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In 1991, Lucile Packard Children’s Hospital Stanford opened its doors thanks to a $70 million donation from Lucile Packard, an advocate for the health of children and expectant mothers, and her husband, David Packard.
It was one of the first children’s hospitals in the nation to incorporate pediatrics and labor and delivery in one building.
A year later, a heart and lung transplant was performed on a 1-month-old girl—the youngest heart-lung transplant patient ever. Dozens of medical breakthroughs would follow, and many more lives would be saved. Our hospital would become a national leader in bringing new therapies and innovative treatment to the children and expectant mothers who need them most. Your generosity has transformed health for all children and families—in our community and around the world. We look forward to the potential ahead!
1994: The neonatology team invents a diagnostic instrument for rapid bedside screening for jaundice in newborns.
1996: The Teen Van opens, becoming one of the first mobile health programs in the country to provide free medical care for uninsured or vulnerable youth.
2002: At just 1.4 pounds, Serena Brown of Sacramento is the smallest baby ever to undergo open-heart surgery.
2003: Stanford researchers develop an immune-suppressing drug regimen for children who have received solid organ transplants, allowing kids to avoid steroid drugs and their side effects.
2004: Packard Children’s Hospital becomes one of the first pediatric centers in the U.S. to use a Berlin Heart to support children with cardiomyopathy awaiting a heart transplant. The device will benefit countless children over the years.
2005: The Hospital School hosts its first prom—the first of its kind on the West Coast.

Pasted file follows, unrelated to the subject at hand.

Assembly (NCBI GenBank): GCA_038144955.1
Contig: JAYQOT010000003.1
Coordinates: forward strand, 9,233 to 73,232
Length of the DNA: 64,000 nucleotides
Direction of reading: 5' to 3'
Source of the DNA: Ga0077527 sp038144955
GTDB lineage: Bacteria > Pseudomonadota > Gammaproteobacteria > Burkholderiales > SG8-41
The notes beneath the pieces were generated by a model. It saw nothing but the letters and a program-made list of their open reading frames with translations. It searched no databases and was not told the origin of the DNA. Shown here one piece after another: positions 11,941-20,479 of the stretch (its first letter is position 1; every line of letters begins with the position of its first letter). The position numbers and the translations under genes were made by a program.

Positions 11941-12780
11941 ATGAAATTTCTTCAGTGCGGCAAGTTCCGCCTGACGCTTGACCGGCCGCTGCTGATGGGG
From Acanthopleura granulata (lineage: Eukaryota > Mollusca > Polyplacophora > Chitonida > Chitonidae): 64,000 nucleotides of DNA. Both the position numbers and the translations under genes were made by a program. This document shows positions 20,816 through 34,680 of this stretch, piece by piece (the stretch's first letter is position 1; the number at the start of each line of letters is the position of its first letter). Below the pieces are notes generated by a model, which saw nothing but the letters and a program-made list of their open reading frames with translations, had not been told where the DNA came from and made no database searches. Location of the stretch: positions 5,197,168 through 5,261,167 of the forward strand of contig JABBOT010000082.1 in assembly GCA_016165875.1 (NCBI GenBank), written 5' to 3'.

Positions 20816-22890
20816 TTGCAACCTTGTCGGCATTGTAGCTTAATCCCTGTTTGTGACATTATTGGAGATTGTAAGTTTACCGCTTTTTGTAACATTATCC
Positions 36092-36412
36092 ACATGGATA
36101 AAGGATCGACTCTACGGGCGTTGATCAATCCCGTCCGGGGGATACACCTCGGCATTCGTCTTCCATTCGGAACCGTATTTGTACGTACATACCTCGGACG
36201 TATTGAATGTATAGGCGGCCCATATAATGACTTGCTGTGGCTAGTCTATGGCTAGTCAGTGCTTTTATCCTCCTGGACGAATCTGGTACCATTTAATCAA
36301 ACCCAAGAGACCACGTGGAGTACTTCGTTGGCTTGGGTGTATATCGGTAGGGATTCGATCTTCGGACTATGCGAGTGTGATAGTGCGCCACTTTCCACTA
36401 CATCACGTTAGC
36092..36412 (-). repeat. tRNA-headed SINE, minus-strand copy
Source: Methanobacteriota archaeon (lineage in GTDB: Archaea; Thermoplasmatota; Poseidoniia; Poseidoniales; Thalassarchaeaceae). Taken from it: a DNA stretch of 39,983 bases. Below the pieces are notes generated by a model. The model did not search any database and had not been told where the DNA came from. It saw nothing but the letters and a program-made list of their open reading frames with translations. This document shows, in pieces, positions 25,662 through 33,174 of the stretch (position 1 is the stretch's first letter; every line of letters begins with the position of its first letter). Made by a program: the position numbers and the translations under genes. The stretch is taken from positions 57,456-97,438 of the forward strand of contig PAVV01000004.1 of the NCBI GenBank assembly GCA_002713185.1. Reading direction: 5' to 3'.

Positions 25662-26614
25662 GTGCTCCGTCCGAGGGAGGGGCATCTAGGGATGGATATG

2008: A new prenatal test is developed for Down syndrome that carries lower risks to a woman’s pregnancy than amniocentesis.
2009: Child life specialists in the Bass Center for Childhood Cancer and Blood Diseases hold the first Girls’ Day Out, giving young cancer patients a chance to relax and be pampered.
2011: Million-to-one, naturally conceived quadruplet girls—Audrey, Emma, Isabelle, and Natalie Wang—go home to Redwood City after three months of intensive care.
2013: On Valentine’s Day, 9-year-old Lindsey Bingham (second from right) receives a heart transplant. In all, three of the five Bingham siblings will get new hearts.
2014: Research led by Kari Nadeau, MD, PhD, shows a blood test can determine if patients who have been desensitized to their peanut allergies need to continue eating peanuts daily to retain their tolerance.
2015: The Stanford Chariot Program launches the Bedside Entertainment and Relaxation Theater, providing patients with tools to stay calm as they prepare for procedures and decreasing the need for oral anxiety medications.
2016: Two-year-old conjoined twins Erika and Eva Sandoval are separated in a 17-hour surgery. The girls will return home to Antelope Valley in early 2017 and continue to flourish. They are the fifth set of twins separated by Gary Hartman, MD, MBA.
2017: After multiple relapses of his cancer, 11-year-old Salvador De Leon tries an experimental treatment pioneered by Stanford researchers. They’re investigating ways to make CAR T-cell therapy faster, cheaper, safer, and more applicable to multiple types of cancer.
2018: A new blood test for pregnant women detects with 75 to 80 percent accuracy whether their baby will arrive prematurely. It is now being evaluated for use worldwide.
2020: Less than two weeks after the pandemic hits, our hospital rolls out safety measures around COVID-19 screening, daily team huddles, visitation, and social distancing. Health care workers step up to the challenge, making sure kids return home safely.
This article originally appeared in the Summer 2021 issue of Packard Children’s News.